Attached is a patch for the approach I suggested previously.

I only did some ad-hoc testing with the only 2 programs that both read
and write to utmp and that I have integrated with utmps: util-linux
login and OpenSSH. And I used the simple tests I attached earlier. All

login is happy, OpenSSH is happy. I'm happy. That's good enough for
me. I re-read the POSIX doc and it doesn't seem there is any egregious
violation. YMMV.

If you'd like to incorporate the patch, you're welcome to do so. I
tried to follow your coding style but please feel free to rewrite to
match your coding standards as you see fit :)

Now that that's done, I'm having second-thoughts about this whole
utmp/wtmp endeavor and wondering if it's worth the efforts. Don't get
me wrong, I think your implementation fulfills its premises of
security and robustness quite well, and I like how it fits within the
s6 "ecosystem". But the POSIX API and data structures feel clunky and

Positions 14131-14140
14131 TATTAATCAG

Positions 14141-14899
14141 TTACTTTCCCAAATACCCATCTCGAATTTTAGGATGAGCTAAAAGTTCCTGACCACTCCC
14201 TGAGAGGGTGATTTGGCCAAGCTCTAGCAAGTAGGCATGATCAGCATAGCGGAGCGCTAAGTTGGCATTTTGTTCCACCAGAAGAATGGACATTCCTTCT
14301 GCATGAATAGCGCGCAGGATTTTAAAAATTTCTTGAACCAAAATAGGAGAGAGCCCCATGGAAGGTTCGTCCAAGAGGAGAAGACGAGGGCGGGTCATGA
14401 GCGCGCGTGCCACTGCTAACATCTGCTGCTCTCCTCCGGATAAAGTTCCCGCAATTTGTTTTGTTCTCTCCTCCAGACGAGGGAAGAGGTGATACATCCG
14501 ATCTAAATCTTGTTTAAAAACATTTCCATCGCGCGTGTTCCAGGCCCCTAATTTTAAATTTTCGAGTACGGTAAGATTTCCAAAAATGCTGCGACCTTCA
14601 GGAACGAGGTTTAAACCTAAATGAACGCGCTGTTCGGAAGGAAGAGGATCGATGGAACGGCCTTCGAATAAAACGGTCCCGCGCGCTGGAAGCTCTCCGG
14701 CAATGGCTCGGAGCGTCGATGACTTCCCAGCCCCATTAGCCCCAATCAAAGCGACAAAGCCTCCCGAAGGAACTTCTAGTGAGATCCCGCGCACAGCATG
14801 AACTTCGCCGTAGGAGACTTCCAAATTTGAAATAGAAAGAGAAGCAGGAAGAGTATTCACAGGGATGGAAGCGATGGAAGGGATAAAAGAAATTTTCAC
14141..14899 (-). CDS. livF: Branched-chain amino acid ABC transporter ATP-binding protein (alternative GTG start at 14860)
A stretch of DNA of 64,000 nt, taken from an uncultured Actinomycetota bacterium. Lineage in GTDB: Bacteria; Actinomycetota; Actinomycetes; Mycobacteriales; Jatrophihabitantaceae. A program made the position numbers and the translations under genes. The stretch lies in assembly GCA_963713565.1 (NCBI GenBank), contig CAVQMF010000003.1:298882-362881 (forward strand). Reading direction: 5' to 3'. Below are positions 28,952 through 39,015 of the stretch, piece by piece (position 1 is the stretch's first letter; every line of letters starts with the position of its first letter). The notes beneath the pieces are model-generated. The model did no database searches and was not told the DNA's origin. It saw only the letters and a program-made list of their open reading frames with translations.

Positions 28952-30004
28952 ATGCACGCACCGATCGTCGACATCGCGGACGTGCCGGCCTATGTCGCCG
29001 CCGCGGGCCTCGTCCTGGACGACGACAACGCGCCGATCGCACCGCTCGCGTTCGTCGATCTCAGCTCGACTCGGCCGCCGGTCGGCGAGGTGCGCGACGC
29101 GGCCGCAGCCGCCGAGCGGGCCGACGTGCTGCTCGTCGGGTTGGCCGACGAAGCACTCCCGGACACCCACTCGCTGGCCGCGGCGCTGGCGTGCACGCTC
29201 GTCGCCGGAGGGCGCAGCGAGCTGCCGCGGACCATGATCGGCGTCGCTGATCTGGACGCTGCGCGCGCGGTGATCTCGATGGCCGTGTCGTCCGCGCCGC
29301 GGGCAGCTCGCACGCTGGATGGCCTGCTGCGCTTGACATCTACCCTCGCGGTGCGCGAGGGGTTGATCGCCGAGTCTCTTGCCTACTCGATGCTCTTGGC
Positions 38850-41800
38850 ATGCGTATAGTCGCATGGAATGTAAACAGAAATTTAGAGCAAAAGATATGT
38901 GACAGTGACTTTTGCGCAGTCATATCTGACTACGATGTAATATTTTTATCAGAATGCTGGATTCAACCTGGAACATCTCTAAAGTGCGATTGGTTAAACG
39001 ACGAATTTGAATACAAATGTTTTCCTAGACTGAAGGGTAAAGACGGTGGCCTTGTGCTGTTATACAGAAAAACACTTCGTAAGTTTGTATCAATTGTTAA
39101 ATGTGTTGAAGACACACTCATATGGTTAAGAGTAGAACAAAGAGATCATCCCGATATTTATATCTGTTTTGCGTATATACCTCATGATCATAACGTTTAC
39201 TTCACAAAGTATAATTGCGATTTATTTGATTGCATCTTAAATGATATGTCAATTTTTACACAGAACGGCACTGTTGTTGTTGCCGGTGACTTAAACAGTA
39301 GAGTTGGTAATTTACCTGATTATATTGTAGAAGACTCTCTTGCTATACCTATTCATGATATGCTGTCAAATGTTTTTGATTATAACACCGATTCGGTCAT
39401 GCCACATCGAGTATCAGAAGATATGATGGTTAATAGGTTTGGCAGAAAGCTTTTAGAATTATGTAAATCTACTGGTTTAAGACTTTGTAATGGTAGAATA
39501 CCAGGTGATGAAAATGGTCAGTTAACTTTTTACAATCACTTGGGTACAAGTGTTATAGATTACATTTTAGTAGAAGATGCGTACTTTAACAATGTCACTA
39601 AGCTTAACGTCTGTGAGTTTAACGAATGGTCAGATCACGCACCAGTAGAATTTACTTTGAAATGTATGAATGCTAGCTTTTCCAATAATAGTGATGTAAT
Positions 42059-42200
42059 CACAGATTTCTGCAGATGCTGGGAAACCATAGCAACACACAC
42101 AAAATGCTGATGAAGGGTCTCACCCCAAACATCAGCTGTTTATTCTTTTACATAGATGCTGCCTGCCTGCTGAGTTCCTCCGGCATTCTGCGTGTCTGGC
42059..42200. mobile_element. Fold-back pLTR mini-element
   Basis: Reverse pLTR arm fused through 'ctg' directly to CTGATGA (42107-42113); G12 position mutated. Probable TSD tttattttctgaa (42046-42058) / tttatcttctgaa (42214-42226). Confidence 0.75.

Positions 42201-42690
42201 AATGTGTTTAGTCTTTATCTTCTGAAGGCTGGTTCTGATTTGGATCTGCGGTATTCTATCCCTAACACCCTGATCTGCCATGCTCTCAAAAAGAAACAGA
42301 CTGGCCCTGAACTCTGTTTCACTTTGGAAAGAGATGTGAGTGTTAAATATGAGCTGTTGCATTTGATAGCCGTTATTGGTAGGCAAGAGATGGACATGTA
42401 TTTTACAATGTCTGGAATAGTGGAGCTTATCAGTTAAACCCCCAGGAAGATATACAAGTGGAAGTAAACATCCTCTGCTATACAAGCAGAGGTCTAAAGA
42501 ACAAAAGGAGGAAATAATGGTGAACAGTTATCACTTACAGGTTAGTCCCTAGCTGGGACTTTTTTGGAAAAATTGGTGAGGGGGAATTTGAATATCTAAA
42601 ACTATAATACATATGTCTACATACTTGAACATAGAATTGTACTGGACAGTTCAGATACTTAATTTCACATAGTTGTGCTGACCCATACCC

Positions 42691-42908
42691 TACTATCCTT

archaic. Take for example the id field, which is an arbitrary
4-character string used to uniquely identify an entry in the database.
That doesn't strike me as very robust nor secure, given that there is
no mechanism to prevent id collisions.

Rich Felker may have made the right choice in leaving it on the
cutting floor and expecting that no-one would miss it. Perhaps we
should just let it die.

Isn't there a modern framework equivalent for user accounting on
*nix-like systems? I mean beside systemd of course :)

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